: I I had to guess, figure ~900 787-8s, ~700 787-9s and ~400 787-10s (assuming it's built and aimed at the A-market currently served by 767-400ERs, 777
: I think the number of independent hydraulic circuits will tell you something about the degree of reliance on EHAs. The A380 has two hydraulic circuit
: Well with the 2E/2H flight controls the A380 can be flown without hydraulics.
: Absolutely Tom, and I'm not disputing for a minute your premise that the 787 should be a lot cheaper to operate than a 767. However, what I am repeat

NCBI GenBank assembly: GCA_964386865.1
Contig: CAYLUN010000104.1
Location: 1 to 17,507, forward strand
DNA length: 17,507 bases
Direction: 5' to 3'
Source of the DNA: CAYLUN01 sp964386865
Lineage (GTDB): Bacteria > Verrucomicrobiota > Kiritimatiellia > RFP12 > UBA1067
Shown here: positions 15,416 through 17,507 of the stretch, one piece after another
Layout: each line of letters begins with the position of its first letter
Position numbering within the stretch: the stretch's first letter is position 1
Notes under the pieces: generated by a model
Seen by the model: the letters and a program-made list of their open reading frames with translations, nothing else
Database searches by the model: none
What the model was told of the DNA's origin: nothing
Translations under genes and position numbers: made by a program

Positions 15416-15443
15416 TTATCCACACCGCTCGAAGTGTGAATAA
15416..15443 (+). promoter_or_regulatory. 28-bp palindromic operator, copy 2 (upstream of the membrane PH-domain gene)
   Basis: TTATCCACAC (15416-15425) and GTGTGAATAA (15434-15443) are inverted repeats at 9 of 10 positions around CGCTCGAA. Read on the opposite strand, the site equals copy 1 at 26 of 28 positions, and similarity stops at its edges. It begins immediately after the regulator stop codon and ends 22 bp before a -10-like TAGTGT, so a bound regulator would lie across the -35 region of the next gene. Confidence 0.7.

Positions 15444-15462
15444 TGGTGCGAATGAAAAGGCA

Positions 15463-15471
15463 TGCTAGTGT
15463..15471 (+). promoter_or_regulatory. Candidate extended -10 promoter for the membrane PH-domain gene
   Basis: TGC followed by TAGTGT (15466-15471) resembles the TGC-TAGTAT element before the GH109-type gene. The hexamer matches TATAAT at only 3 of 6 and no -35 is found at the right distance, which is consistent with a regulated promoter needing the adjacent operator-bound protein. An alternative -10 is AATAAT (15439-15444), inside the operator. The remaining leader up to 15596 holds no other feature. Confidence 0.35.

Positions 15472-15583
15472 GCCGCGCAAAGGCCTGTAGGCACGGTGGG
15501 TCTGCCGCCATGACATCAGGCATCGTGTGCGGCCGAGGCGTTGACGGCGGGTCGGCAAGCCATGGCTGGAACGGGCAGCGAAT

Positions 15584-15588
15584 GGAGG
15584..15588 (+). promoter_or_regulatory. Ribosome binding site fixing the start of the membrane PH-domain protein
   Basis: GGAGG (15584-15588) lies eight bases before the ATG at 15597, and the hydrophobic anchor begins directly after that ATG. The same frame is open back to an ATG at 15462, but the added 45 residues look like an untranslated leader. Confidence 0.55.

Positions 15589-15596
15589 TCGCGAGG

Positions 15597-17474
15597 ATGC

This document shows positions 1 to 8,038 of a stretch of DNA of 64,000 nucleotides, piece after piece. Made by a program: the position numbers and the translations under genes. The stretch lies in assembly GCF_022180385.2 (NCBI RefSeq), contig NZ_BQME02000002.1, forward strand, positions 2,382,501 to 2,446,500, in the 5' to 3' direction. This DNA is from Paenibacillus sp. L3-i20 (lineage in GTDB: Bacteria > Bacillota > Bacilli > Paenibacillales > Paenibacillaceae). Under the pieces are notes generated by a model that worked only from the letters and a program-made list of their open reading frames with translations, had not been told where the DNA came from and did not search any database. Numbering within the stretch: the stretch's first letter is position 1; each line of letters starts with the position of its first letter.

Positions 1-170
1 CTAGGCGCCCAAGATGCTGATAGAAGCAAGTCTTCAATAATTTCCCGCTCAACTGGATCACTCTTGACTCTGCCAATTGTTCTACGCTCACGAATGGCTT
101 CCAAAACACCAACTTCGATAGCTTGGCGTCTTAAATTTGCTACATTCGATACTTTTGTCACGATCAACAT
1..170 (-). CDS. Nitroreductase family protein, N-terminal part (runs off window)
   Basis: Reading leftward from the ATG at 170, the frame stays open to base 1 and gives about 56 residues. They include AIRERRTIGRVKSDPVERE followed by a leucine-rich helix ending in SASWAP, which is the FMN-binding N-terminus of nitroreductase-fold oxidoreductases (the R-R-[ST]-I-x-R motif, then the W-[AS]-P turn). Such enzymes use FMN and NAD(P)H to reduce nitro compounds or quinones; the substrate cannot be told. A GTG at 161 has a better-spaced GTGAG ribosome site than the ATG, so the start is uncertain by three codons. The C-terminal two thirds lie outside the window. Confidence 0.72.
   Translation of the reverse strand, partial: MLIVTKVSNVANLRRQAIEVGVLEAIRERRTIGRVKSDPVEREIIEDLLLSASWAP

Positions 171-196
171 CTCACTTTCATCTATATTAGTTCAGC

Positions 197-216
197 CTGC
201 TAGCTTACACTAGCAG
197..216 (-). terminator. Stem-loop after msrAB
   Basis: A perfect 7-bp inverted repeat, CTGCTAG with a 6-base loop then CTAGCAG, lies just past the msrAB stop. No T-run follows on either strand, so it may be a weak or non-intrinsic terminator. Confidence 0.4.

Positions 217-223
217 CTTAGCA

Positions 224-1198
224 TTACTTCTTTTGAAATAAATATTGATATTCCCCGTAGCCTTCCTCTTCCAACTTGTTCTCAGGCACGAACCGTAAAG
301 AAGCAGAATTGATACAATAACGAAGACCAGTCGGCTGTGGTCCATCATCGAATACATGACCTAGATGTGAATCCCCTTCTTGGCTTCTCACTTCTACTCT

: I would imagine because modern modeling (physical and computational) is so accurate that the results it generates track very close to actual test dat
: Perhaps you weren't around when the 380s wing failed a few percent early. It doesn't take much for the kooks to start claiming a plane shouldn't fly
: They're the same widget, basically, except for duty cycle. What makes the backup more advanced than the primary? As for the architecture, it's basica
: Again, I'm not disputing those parameters, and never have. However, no matter how close one appears to be it is not fact, and even more especially th
: Airbus has free access to the NASA information, so what's your point?